In the first group, there were 2 couples who were particularly bitchy, grating, and annoying. While in the second group there were also another 2 couples who were also bitchy, arrogant, and willing to do anything to pull others down, so they could step all over them in attempts to climb to the top. And the thing which I particularly didn’t like about this fact, was what it did to me, the feelings which it invoked? I found myself getting worked up, annoyed, frustrated, and frankly wanting to see them all ‘crash and burn’ when it came to their turns being the host. And I felt elated when they did do poorly, gaining satisfaction in their failure! And I had to stop and reflect on my own attitudes; if I was gaining satisfaction from their pain and humiliation, then aren’t I just as bad as them? So the feelings and emotions which arose during the filming of the show, then these ill feelings are shared in all the people who end up watching it (which is around the 650K mark), multiplying these ill feelings….Surely this isn’t a healthy thing? With all that is going on in our society at the moment (both in Australia/New Zealand and internationally) where there is so much hate, derision, and angst, we have to wonder, is all that is bad in this world, being perpetuated by shows like this? Broadcasting, and showcasing, and encouraging hate, when there really shouldn’t be any reason for hate?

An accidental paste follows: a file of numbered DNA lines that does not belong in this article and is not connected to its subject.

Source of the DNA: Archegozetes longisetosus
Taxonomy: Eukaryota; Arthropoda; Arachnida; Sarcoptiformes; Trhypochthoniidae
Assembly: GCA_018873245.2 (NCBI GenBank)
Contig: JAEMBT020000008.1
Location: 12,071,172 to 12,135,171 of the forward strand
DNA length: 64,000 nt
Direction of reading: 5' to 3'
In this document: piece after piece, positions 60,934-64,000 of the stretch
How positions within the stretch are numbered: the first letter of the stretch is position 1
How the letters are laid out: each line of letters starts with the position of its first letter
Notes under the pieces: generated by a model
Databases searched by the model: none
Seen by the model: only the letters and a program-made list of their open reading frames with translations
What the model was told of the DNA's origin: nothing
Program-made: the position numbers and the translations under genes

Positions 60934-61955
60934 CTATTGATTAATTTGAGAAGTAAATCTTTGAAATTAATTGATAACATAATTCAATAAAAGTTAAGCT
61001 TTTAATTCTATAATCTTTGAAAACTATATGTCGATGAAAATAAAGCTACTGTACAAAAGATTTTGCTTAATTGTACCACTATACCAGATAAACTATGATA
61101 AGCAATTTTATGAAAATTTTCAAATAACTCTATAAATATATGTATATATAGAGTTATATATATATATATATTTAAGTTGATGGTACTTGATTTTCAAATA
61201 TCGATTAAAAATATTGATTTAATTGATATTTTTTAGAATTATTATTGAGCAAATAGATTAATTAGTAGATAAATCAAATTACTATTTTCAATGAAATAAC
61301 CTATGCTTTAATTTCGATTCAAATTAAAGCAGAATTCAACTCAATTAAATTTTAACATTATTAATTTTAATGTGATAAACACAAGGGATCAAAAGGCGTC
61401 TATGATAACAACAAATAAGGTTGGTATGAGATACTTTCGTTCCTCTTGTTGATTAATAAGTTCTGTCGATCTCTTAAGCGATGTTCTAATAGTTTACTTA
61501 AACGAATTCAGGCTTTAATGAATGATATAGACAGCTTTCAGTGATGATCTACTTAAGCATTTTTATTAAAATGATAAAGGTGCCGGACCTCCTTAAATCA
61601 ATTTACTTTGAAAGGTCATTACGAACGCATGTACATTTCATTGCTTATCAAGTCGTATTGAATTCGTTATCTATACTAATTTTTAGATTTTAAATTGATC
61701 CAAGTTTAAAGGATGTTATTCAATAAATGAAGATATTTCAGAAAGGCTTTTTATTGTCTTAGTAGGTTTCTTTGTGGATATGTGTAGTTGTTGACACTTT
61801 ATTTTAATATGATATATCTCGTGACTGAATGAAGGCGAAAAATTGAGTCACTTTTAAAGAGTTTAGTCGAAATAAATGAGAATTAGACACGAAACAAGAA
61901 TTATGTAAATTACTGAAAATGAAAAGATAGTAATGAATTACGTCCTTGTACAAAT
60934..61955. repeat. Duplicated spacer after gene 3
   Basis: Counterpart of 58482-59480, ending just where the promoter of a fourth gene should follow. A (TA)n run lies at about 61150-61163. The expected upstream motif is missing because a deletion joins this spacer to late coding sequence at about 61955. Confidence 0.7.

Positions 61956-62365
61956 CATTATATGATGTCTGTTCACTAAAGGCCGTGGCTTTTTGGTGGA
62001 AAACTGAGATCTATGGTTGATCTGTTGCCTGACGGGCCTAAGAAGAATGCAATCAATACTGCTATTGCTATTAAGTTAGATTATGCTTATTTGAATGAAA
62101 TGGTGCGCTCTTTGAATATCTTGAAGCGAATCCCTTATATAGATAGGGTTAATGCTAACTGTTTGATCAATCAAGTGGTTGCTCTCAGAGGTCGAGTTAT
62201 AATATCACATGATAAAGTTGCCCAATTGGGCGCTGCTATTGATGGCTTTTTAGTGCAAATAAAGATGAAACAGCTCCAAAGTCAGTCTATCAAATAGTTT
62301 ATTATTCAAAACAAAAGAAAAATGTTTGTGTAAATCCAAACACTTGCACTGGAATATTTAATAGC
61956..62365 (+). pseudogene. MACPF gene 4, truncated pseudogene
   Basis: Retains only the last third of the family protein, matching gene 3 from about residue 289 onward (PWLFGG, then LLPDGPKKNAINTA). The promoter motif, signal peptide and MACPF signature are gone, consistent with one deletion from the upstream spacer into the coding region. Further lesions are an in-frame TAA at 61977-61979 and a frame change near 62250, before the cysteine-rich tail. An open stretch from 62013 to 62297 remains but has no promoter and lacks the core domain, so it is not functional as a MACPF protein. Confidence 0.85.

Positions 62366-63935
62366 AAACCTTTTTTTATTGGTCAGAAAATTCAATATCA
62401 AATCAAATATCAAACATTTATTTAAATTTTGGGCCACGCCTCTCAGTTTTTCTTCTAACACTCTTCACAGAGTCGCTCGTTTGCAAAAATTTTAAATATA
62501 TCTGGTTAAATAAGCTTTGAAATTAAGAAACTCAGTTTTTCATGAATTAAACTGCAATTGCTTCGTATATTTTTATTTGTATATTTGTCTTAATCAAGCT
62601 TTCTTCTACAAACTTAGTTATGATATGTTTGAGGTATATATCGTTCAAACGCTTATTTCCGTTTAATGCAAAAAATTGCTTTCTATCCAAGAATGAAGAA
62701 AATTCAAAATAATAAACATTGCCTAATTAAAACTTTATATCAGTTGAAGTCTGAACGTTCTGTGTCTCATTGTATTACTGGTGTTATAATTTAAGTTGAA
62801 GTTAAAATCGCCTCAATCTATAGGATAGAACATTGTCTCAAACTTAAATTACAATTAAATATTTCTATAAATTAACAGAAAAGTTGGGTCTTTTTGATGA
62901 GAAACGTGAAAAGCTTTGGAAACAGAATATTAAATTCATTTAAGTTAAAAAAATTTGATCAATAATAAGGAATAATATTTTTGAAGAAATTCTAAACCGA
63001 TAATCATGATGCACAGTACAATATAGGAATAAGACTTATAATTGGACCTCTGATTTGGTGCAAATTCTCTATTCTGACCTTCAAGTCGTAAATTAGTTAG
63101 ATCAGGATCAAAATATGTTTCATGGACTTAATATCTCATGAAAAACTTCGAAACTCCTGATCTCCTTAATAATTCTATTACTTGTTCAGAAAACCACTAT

The question comes to mind, do the creators behind ‘Instant Hotel’ and ‘My Kitchen Rules’, do they have a social responsibility to the public (and also to protect the reputations of the contestants), to step in when they sense that the show is sinking too far down a nasty path, and they need to intervene and tell poorly behaving contestants to ‘pull their heads in’? Or should they cut/edit the program in post-production to take out some of the bitchiness? And if they’re not going to do this, at least not encourage these behaviours? Or should contestants be more savvy, and understand when these shows go to air, and being depicted as vindictive, two-faced, and a general a-hole is not going to be good for their reputations, public profile, and/or future job prospects? But I think these calls will fall on deaf ears, as according to the viewer ratings – 3 of the 4 bitchiest groups, their episodes were all ranked in the top 5 most viewed episodes from the series (rank 1, 4 and 5 respectively). Which suggests that this is what the viewing public want to see? While the ‘nicer’ contestants, their episodes on the whole were watched by fewer people (it is true, nice guys do finish last! *headshake*).